Actually, I think the cinematic vs video look argument hasn't been argued well at all, which is kind of the point of this thread.

The state of the debate is this:

  • People almost universally claim to like the colour and DR rendition of good film stocks
  • People almost universally claim to like the colour and DR rendition of well-shot and well-graded Alexa images
  • A huge amount of technical knowledge accumulated over decades went into developing film stocks
  • A huge amount of technical knowledge about film and digital accumulated over many years went into developing the ARRI colour science
  • The few people who have demonstrated the ability to flawlessly match digital to film do so with Alexas, are able to do so after years of personal testing and research and talk about making complex adjustments that are often not known about or discussed in the public domain, and use specialist and even custom written software tools to do so

So I'd say that a better summary of "cinematic vs video" is that film-like colour and DR are an attribute of "cinematic" and only a selection of people on earth know how to do that.  ...and good luck if you "only" have Resolve.

On 2/7/2021 at 11:39 PM, TomTheDP said:

People definitely blur their images to match film especially  when shooting on cameras that add sharpening. Using pro mist filters is super common to get a softer image. I think the disadvantages of film are well recognized though the visual ones are sometimes sought after.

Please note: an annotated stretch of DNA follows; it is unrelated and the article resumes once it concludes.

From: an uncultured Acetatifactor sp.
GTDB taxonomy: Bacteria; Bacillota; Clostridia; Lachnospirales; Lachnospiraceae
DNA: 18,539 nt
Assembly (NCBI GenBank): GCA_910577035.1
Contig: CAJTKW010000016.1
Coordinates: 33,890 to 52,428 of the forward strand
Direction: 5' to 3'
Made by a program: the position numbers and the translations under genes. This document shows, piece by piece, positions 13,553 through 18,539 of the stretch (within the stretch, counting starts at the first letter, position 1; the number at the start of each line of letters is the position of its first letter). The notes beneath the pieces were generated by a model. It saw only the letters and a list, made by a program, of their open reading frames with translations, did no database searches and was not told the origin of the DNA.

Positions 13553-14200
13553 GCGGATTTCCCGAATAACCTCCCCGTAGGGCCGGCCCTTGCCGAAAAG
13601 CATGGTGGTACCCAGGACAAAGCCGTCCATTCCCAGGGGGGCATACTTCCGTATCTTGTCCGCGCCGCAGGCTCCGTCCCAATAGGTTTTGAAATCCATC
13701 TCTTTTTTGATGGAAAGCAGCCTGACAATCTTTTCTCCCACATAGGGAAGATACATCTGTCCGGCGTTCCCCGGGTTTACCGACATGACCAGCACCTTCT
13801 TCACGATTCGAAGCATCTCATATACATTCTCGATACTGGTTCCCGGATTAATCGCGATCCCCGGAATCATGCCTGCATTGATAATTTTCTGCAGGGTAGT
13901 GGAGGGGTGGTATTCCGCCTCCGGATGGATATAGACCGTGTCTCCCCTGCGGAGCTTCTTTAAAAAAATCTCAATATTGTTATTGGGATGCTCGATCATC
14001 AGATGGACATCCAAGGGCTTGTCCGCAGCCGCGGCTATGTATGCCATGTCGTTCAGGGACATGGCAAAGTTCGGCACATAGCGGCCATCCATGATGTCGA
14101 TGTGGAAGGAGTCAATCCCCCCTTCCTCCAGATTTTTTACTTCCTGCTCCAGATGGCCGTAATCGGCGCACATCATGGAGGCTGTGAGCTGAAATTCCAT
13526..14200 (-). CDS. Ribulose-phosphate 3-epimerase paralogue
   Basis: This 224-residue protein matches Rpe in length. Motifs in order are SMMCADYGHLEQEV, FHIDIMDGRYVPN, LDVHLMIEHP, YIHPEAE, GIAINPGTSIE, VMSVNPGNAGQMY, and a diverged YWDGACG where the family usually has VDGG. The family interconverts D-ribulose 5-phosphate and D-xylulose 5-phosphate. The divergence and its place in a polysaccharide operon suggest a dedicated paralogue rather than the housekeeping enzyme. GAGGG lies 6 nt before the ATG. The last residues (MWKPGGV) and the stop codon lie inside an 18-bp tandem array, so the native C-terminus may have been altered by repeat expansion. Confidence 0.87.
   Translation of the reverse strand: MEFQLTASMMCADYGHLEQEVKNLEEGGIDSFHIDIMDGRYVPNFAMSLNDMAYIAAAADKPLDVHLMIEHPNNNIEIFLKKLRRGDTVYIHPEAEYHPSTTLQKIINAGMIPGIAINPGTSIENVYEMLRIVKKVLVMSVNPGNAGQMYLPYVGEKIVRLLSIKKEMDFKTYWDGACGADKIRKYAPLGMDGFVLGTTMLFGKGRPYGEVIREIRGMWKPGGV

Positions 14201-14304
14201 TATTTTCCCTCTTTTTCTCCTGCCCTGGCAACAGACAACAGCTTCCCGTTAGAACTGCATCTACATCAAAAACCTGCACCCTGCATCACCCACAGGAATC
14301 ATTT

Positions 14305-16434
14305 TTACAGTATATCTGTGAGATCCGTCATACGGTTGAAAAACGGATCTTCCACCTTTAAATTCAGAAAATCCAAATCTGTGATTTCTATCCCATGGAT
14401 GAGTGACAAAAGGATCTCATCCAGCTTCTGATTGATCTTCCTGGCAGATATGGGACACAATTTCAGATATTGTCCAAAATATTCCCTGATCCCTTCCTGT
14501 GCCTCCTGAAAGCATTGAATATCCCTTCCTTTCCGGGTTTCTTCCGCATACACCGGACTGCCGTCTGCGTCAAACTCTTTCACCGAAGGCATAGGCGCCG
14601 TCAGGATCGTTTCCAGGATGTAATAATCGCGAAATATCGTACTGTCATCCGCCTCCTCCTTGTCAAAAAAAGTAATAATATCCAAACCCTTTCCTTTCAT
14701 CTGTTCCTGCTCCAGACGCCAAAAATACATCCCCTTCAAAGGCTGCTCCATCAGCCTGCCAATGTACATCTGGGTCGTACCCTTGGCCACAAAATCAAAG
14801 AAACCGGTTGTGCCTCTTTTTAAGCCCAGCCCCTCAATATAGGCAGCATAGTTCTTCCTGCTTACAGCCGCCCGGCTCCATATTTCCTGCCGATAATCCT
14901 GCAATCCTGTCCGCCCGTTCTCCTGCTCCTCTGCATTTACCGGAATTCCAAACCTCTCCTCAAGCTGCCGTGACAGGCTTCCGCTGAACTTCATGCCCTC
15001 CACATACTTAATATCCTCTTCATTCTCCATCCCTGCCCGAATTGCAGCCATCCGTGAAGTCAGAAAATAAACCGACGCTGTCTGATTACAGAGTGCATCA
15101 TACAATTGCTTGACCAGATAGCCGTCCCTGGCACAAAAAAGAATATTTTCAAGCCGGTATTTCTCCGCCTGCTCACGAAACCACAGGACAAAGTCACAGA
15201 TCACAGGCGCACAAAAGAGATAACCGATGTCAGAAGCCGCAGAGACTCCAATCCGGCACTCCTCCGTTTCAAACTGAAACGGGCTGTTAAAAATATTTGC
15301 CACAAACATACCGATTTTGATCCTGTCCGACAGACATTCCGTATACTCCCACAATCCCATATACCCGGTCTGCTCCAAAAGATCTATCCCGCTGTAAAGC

Are you talking about blurring images or softening contrast?  The BPM filters soften contrast but don't blur.

Vintage lenses often do both, with the lens optical tolerances accounting for the resolution of the lens (blur) and the coatings accounting for the macro and micro contrast of the image, which is actually called halation.

On 2/8/2021 at 3:19 AM, pixelpreaching said:

Definitely depends on the film. Many of the currently available 35mm color films aren't great at all with skin tones. Portra, which has pretty much always been a go-to for people photos, is the best. But I've found pretty much any others are totally off - in a wide variety of different ways depending on the stock.

Anyway, just wanted to add that because (IMO) Portra (all flavors are great - 160, 400, or 800) is the only one that gives me pleasing skin tones.

Some quick examples, straight scans with no editing (1st is 35mm Portra 800, 2nd is medium format Portra 160 on a Fuji GA645Zi, 3rd is medium format Portra 160 on a Bronica GS-1)

portra1.jpg

portra160_GA645Zi.jpgportra160_bronicaGS1.jpg

Fascinating how different the colour reproduction is on those images, even with two coming from the same film stock.

Funny how no-one in this thread has mentioned that they're chasing images that vary in colour reproduction from shot to shot like film can do.

On 2/8/2021 at 4:04 AM, TomTheDP said:

I don't know I'd be happy with an Alexa Mini LF sensor personally. 😅

The point of this conversation (and these forums in general I believe) is to try and get smarter are getting better results with more modest equipment.

Anyone can just say "oh well, if you want good colour then go buy the Alexa 65...  byeeeeee" but it's not really of much help.

On 2/8/2021 at 7:40 AM, pixelpreaching said:

The new sensor in the Blackmagic Ursa 12K - which BM designed themselves over the past 5 years or so apparently - actually gets us closer to "film like" than pretty much anything else out there right. In theory, at least, based on the sensor design itself - there's plenty of ways to screw up the potential of it in the imaging pipeline (not saying BM did that, but I'm talking just about the sensor design itself).